12. The object of Section 49(1) of the Act is to give to the owner the option whether he would like part to be acquired. The Government cannot take the other part under Section 49(1) of-the Act unless the owner says so. Section 49(2) of the Act has nothing to do with Section 49(1) of the. Act. Section 49(2) of the Act gives the option to the Government only where the claim under the third Clause of Section 23(1) of the Act is excessive. Reference to the third Clause of Section 23(1) of the Act makes it dear that the claim under the third Clause of Section 23(1) is for severance. The Government in such a case of acquisition of the remaining portion of the land under Section 49(2) of the Act saves the public exchequer money which otherwise will be the subject matter of a claim for severance.

13. Counsel on behalf of the appellant contended that the acquisition of the remaining land was not for a public purpose and was, therefore, invalid. It was said that there should have; been a fresh declaration of public purpose after the proposed acquisition of the remaining portion of the land. This contention is unacceptable. Sub-sections (2) and (3) of Section 49 of the Act indicate that the acquisition for public purpose need not be stated. Section 49(3) of the Act specifically provides that no fresh declaration under Sections 6 to 10 of the Act shall be necessary. Section 49(2) of the Act implies public purpose inasmuch as the compensation for acquisition is payable out of the public fund. Sections 4 and 5 of the Act are excluded because of proposal by owner in case of further acquisition under Section 49(1) of the Act and proposal by Government for further acquisition in a case under Section 49(2) of the Act. All that is necessary is that in one case the owner of the land and in the other the Government must act under Sections 49(1) and 49(2) of the Act respectively before the award is made. The public purpose is to prevent people from making exaggerated claims. Section 49(2) of die Act is subsidiary to public purpose. The acquisition is for public purpose. The subsequent acquisition is in aid of that purpose.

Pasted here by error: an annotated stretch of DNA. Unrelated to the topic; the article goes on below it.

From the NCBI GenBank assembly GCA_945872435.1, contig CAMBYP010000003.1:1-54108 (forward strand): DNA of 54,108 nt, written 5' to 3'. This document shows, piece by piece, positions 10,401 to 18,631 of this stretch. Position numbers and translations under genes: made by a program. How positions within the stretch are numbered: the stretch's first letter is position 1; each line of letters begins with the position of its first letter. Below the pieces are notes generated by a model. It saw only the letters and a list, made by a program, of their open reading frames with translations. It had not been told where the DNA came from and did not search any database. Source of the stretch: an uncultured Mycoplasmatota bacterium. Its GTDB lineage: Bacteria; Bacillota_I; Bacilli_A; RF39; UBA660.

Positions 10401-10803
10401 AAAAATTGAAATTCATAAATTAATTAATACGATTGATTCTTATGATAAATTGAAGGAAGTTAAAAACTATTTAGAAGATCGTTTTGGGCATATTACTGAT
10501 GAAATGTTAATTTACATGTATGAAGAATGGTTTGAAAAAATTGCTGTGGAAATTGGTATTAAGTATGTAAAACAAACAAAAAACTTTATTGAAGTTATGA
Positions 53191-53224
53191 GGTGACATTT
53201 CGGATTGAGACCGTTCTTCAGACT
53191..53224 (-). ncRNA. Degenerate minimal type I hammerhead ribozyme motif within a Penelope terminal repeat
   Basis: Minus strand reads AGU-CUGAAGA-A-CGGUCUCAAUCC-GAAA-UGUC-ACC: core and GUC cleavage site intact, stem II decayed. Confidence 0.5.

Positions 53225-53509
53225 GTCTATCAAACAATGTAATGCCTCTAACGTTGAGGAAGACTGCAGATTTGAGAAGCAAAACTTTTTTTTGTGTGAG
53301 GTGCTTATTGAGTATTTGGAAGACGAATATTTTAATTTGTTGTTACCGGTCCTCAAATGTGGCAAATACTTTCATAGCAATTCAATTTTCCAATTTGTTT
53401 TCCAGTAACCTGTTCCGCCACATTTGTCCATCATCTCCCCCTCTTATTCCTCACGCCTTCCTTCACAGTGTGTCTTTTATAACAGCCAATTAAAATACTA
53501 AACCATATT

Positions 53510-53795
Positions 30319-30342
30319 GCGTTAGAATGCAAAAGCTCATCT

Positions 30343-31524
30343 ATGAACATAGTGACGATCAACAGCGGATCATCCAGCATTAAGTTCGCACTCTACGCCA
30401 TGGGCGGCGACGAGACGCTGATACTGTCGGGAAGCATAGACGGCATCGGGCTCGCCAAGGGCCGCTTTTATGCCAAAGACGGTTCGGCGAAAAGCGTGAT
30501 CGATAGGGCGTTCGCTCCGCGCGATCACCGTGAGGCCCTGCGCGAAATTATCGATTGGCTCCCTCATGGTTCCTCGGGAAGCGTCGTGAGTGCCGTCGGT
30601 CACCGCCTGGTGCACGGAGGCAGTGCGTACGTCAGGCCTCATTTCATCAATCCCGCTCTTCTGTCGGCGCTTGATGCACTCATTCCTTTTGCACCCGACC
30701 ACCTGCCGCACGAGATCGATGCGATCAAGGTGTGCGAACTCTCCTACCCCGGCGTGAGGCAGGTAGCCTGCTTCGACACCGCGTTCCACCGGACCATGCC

14. Counsel on behalf of the appellant submitted that he was entitled to lie heard before the order was made under Section 49(2) of the Act. This submission is unacceptable. Section 49(2) of the Act does not require that the opinion shall be formed after hearing the person concerned.

15. For these reasons, the appeal fails and is dismissed. In view of the fact that the High Court directed each party to pay and bear its own cost, there will be no order as to costs.